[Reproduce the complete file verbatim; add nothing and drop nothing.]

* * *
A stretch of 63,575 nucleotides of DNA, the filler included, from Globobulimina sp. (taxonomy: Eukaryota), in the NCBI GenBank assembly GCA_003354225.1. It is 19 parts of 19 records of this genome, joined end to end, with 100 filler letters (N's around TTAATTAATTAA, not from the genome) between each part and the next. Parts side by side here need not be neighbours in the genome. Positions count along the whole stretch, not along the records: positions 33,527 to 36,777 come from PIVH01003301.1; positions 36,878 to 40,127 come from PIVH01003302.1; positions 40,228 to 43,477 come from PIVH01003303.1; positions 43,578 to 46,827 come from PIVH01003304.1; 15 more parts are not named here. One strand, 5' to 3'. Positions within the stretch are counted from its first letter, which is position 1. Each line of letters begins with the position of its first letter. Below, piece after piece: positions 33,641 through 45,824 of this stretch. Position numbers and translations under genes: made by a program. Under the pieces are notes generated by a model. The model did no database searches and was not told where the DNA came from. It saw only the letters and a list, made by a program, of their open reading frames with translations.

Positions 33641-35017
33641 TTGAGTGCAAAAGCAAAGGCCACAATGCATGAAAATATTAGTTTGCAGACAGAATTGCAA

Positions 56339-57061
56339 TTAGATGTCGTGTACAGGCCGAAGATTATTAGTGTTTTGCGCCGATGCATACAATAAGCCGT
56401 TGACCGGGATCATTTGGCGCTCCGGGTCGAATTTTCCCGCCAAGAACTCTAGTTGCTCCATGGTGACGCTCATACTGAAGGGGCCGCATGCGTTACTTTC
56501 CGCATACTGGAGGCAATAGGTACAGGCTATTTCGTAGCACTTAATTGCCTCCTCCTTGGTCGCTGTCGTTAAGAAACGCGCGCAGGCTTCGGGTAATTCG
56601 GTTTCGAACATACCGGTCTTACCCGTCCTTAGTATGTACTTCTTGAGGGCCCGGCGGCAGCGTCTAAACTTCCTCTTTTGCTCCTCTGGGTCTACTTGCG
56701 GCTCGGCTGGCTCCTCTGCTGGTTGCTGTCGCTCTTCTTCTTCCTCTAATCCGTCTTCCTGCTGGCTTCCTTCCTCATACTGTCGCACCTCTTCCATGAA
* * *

A stretch of 63,575 nucleotides of DNA, the filler included, from Globobulimina sp. (taxonomy: Eukaryota), in the NCBI GenBank assembly GCA_003354225.1. It is 19 parts of 19 records of this genome, joined end to end, with 100 filler letters (N's around TTAATTAATTAA, not from the genome) between each part and the next. Parts side by side here need not be neighbours in the genome. Positions count along the whole stretch, not along the records: positions 33,527 to 36,777 come from PIVH01003301.1; positions 36,878 to 40,127 come from PIVH01003302.1; positions 40,228 to 43,477 come from PIVH01003303.1; positions 43,578 to 46,827 come from PIVH01003304.1; 15 more parts are not named here. One strand, 5' to 3'. Positions within the stretch are counted from its first letter, which is position 1. Each line of letters begins with the position of its first letter. Below, piece after piece: positions 33,641 through 45,824 of this stretch. Position numbers and translations under genes: made by a program. Under the pieces are notes generated by a model. The model did no database searches and was not told where the DNA came from. It saw only the letters and a list, made by a program, of their open reading frames with translations.

Positions 33641-35017
33641 TTGAGTGCAAAAGCAAAGGCCACAATGCATGAAAATATTAGTTTGCAGACAGAATTGCAA

Positions 56339-57061
56339 TTAGATGTCGTGTACAGGCCGAAGATTATTAGTGTTTTGCGCCGATGCATACAATAAGCCGT
56401 TGACCGGGATCATTTGGCGCTCCGGGTCGAATTTTCCCGCCAAGAACTCTAGTTGCTCCATGGTGACGCTCATACTGAAGGGGCCGCATGCGTTACTTTC
56501 CGCATACTGGAGGCAATAGGTACAGGCTATTTCGTAGCACTTAATTGCCTCCTCCTTGGTCGCTGTCGTTAAGAAACGCGCGCAGGCTTCGGGTAATTCG
56601 GTTTCGAACATACCGGTCTTACCCGTCCTTAGTATGTACTTCTTGAGGGCCCGGCGGCAGCGTCTAAACTTCCTCTTTTGCTCCTCTGGGTCTACTTGCG
56701 GCTCGGCTGGCTCCTCTGCTGGTTGCTGTCGCTCTTCTTCTTCCTCTAATCCGTCTTCCTGCTGGCTTCCTTCCTCATACTGTCGCACCTCTTCCATGAA